The stratification of Ghana's working force into article 71 office holders, thus, those whose work are important and deserve all the goodies on one hand and all 'other workers', thus, those whose work do not matter much on the other hand is a recipe for jealousy, anger and unnecessarily invites hatred towards the beneficiaries of this disparity.
The point must be made however, that these beneficiaries have failed to recognise the threat of this lopsided disparity so have intentionally refused willingly to give in to the demand for important reform that imposes a sense of duty on them to ensure equitable remuneration based on qualification with fairly additional allowances on the basis of the nature of work.
On top of their fat wages, salaries, allowances including accommodation, vehicles and their associated free fuel coupons as well as per diems, these article 71 office holders receive 'elephantal' ex-gratia in every 4 years which cumulatively outweighs the pension benefits of a doctor, a nurse or a teacher who has worked for 30 years or more. Why? Because their work contributes almost nothing to our nation building drive.
We read from the newspapers how a teacher who has taught for over 30 years received a lump sum of a paltry 10,000 Ghana Cedis from SSNIT under the prevarication of tier 1 tier two thievery. If this is not a classic example of socio-economic inequality, it remains to be seen what that is!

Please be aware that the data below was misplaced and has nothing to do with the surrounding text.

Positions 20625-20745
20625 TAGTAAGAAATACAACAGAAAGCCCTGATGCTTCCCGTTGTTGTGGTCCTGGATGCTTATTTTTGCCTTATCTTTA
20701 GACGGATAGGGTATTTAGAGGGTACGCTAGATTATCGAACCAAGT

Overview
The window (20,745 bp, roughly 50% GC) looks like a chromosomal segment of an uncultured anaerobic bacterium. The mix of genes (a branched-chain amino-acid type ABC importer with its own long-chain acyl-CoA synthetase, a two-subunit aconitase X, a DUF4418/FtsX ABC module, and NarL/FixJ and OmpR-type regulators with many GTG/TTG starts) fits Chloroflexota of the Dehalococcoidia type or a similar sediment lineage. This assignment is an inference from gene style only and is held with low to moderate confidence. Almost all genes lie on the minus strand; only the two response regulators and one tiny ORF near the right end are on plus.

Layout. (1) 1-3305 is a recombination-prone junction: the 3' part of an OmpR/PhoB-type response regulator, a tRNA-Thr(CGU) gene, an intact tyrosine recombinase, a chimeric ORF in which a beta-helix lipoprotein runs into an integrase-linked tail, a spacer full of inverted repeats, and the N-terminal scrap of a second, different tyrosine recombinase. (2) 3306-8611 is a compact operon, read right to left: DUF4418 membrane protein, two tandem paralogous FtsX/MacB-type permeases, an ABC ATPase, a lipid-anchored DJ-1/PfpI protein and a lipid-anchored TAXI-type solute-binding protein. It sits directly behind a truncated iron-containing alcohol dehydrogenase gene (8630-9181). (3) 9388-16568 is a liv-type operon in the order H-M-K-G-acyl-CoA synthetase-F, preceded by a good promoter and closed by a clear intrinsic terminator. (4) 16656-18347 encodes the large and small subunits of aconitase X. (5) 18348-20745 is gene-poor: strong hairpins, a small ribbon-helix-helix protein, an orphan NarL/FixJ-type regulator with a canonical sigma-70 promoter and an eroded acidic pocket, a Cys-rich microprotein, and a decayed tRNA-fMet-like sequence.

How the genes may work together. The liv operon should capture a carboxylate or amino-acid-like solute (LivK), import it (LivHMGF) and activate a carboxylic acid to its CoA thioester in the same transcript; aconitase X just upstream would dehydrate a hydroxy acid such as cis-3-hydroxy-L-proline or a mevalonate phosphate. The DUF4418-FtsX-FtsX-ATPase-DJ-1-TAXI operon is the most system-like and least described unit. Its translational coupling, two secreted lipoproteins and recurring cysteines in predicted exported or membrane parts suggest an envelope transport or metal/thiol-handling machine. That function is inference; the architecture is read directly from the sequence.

These lamentations of the 'other workers' will not end because the disparity in working conditions has not ceased to benefit those it benefits. Therefore, the future of these 'other workers' appears gloomy if rigorous measures are not put in place to force that important reform which promotes equity to stop this 'koto de3 ne bo dwe' kind of remuneration gap.
A lot could be done to impose a sense of duty on the powers that be to see some important reforms including demonstrations, unmitigated strike actions especially by the essential service providers with unfettered involvement of the entire membership of these trade unions.
We have always have membership and leaders of these trade unions doing politics by defending or opposing governments based on their political proclivity. This has emboldened politicians to take advantage to protect the status quo, which status quo seeks to protect their interests against all odds.
We must have the political will to not only amend the 1992 Constitution but expunge the very unnecessary duplications like the Council of State whose role is a replica of that of Cabinet ministers or meetings.
This will save the country enough funds to ensure the 'other workers' whose services we have taken for granted all the while, could now begin to reap the benefits of their sweat and smile from their banks monthly just like it is for the beneficiaries of the caricature of Article 71 office holders in its shape and form it functions now.
"The right to an adequate wage does not imply equality of income; but it does, it may be urged, imply that there must be a sufficiency for all before there is a superfluity for some" thus according to Harold Laski's Grammar of Politics pp 107
Food for thought
The time for this all-important reforms is now